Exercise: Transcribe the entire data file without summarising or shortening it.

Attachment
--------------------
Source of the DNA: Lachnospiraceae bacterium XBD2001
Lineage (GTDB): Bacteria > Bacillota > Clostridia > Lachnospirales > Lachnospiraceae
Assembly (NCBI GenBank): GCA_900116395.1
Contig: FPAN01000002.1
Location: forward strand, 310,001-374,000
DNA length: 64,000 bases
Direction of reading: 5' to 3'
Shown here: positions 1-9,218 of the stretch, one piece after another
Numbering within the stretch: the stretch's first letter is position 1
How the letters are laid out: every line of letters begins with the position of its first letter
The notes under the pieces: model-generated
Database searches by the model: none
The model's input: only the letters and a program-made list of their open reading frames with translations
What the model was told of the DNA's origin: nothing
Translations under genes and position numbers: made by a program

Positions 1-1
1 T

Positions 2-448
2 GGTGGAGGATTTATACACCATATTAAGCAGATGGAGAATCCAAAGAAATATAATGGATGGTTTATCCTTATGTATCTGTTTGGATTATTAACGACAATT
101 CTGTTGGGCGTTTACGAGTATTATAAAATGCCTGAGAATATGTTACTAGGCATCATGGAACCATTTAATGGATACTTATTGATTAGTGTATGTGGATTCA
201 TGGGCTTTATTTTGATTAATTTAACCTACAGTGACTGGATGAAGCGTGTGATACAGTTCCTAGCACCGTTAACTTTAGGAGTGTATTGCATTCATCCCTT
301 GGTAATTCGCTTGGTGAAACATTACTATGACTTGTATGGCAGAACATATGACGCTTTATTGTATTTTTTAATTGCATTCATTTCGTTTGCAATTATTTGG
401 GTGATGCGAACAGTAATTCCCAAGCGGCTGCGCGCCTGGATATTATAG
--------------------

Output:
Source of the DNA: Lachnospiraceae bacterium XBD2001
Lineage (GTDB): Bacteria > Bacillota > Clostridia > Lachnospirales > Lachnospiraceae
Assembly (NCBI GenBank): GCA_900116395.1
Contig: FPAN01000002.1
Location: forward strand, 310,001-374,000
DNA length: 64,000 bases
Direction of reading: 5' to 3'
Shown here: positions 1-9,218 of the stretch, one piece after another
Numbering within the stretch: the stretch's first letter is position 1
How the letters are laid out: every line of letters begins with the position of its first letter
The notes under the pieces: model-generated
Database searches by the model: none
The model's input: only the letters and a program-made list of their open reading frames with translations
What the model was told of the DNA's origin: nothing
Translations under genes and position numbers: made by a program

Positions 1-1
1 T

Positions 2-448
2 GGTGGAGGATTTATACACCATATTAAGCAGATGGAGAATCCAAAGAAATATAATGGATGGTTTATCCTTATGTATCTGTTTGGATTATTAACGACAATT
101 CTGTTGGGCGTTTACGAGTATTATAAAATGCCTGAGAATATGTTACTAGGCATCATGGAACCATTTAATGGATACTTATTGATTAGTGTATGTGGATTCA
201 TGGGCTTTATTTTGATTAATTTAACCTACAGTGACTGGATGAAGCGTGTGATACAGTTCCTAGCACCGTTAACTTTAGGAGTGTATTGCATTCATCCCTT
301 GGTAATTCGCTTGGTGAAACATTACTATGACTTGTATGGCAGAACATATGACGCTTTATTGTATTTTTTAATTGCATTCATTTCGTTTGCAATTATTTGG
401 GTGATGCGAACAGTAATTCCCAAGCGGCTGCGCGCCTGGATATTATAG